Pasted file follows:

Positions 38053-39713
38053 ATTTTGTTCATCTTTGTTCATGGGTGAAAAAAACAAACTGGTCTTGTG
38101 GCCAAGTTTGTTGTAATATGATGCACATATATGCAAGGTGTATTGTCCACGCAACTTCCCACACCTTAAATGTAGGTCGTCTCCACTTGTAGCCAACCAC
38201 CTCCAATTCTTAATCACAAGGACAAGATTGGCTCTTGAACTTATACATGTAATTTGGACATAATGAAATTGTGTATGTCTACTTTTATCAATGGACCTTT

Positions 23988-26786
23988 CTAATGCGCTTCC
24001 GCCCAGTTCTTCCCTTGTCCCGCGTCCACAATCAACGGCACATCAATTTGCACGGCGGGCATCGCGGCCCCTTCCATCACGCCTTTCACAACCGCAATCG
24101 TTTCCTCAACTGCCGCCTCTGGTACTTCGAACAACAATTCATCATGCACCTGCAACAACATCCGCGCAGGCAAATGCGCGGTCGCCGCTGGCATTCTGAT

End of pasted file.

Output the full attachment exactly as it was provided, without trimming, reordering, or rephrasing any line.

Positions 38053-39713
38053 ATTTTGTTCATCTTTGTTCATGGGTGAAAAAAACAAACTGGTCTTGTG
38101 GCCAAGTTTGTTGTAATATGATGCACATATATGCAAGGTGTATTGTCCACGCAACTTCCCACACCTTAAATGTAGGTCGTCTCCACTTGTAGCCAACCAC
38201 CTCCAATTCTTAATCACAAGGACAAGATTGGCTCTTGAACTTATACATGTAATTTGGACATAATGAAATTGTGTATGTCTACTTTTATCAATGGACCTTT

Positions 23988-26786
23988 CTAATGCGCTTCC
24001 GCCCAGTTCTTCCCTTGTCCCGCGTCCACAATCAACGGCACATCAATTTGCACGGCGGGCATCGCGGCCCCTTCCATCACGCCTTTCACAACCGCAATCG
24101 TTTCCTCAACTGCCGCCTCTGGTACTTCGAACAACAATTCATCATGCACCTGCAACAACATCCGCGCAGGCAAATGCGCGGTCGCCGCTGGCATTCTGAT